by Irvin Muchnick
Yesterday we reported that long-time swimming insider Brandon Drawz is out as executive director of the SwimMAC club in North Carolina. No one else has reported this, and SwimMAC boss David Marsh won’t confirm it. Our information comes from well-placed swimming sources in both North Carolina and Colorado Springs, home of the U.S. Olympic Committee and USA Swimming. Drawz has been a board member and muck-a-muck with the latter.
The more you learn about Drawz’s Byzantine business dealings, the more you can understand why Marsh – who reportedly ordered Drawz’s company computer seized – might be taking his time with this little announcement. “BD” knows where the bodies are buried in this sport’s multitude of multimillion-dollar money-changing schemes.
While others focus on scams like USA Swimming’s wholly owned reinsurance subsidiary, the United States Sports Insurance Co. – conveniently headquartered in Barbados! – Drawz has specialized in squeezing dollars out of municipalities in order to build grandiose underused temples. There’s a reason almost all private swim clubs operate out of city- or public college-system aquatic centers: the numbers don’t pencil out for single-institution use. But that doesn’t stop swimming’s apparatchiks from getting ever more ambitious in their schemes with member dues and taxpayer dollars.
One of the important questions left by Drawz’s ouster is how it will affect a SwimMAC complex, tied to a Doubletree by Hilton hotel and conference center, which are being planned for construction, with backing from “special assessment district bonds” from the city of Mooresville, 30 miles north of Charlotte.
Though the name of the disgraced National Swimming Center Corporation (NSCC) is no longer used, the North Carolina project is clearly an NSCC operation in all but name. Corporate filings show that Drawz joined the board of NSCC in early 2011, months before he was publicly announced as its chief operating officer. He was hired by SwimMAC the next year.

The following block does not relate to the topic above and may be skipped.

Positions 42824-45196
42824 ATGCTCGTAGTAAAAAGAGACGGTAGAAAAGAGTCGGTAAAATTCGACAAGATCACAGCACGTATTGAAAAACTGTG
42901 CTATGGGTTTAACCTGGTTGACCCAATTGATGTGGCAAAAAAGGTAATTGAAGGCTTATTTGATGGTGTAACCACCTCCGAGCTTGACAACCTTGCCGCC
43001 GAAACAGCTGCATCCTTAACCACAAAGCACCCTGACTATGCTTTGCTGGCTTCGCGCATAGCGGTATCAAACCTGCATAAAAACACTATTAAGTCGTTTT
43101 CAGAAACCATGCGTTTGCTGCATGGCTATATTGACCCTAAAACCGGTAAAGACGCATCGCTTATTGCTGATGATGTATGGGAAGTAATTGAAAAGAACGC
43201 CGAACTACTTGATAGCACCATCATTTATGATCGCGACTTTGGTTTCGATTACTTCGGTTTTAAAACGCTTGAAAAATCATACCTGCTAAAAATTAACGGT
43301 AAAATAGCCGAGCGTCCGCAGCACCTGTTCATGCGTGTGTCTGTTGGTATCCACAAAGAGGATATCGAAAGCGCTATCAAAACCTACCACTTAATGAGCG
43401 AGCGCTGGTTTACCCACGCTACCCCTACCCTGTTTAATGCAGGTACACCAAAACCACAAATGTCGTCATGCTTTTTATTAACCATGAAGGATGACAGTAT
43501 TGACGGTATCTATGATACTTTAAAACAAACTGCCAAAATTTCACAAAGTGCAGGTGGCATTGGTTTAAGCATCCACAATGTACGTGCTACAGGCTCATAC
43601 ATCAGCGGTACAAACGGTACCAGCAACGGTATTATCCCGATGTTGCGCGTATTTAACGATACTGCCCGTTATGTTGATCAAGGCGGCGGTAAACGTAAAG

In a string of failed proposals to mid-sized cities and towns that almost, but didn’t quite, buy the snake oil of NSCC’s now-jailed principals and would-be Texas developers Fred Yeo and Andy Sarwal, the company represented itself variously as a “partner” of USA Swimming, or the USA Swimming Foundation, or both. Another entity involved in the multi-site chicanery – which consistently provided for the municipality to deed public land to the developers, who then would use it as collateral for financing – was a Colorado company, GlobeVest LLC.
Of course, like the swimming entities, NSCC was a “nonprofit.” In 2013, Yeo and Sarwal were busted for federal bank fraud. (In order to secure a $39 million credit line, which was almost completely tapped out when they were caught, the two had falsely represented having $7 million in a liquid bank account.)
All this is why we longer hear the particular initials “NSCC” in connection with new swimming construction projects.
In 2010, the city of Cape Coral, Florida, on the Gulf Coast, had rejected an NSCC plan for an $85 million pool-hotel-convention center, after sinking tens of thousands of dollars into feasibility studies. City officials later likened the plan to a Ponzi scheme.
The Cape Coral prospectus listed Rowdy Gaines, the former Olympian who is now NBC’s swimming commentator and resides in Lake Mary, Florida, as an NSCC board adviser. “Gaines is often referred to as ‘Swimming’s Greatest Ambassador,’” the prospectus said.
Via Facebook and Twitter, Concussion Inc. has been trying to reach Gaines for comment. How he was compensated – or even just used – by NSCC, and how the U.S. Olympic Committee’s USA Swimming came to partner up with these shady characters, is a subject meriting Congressional inquiries every bit as much as the rampant sexual abuse scandals — on which “Swimming’s Greatest Ambassador” also so far has refused to comment.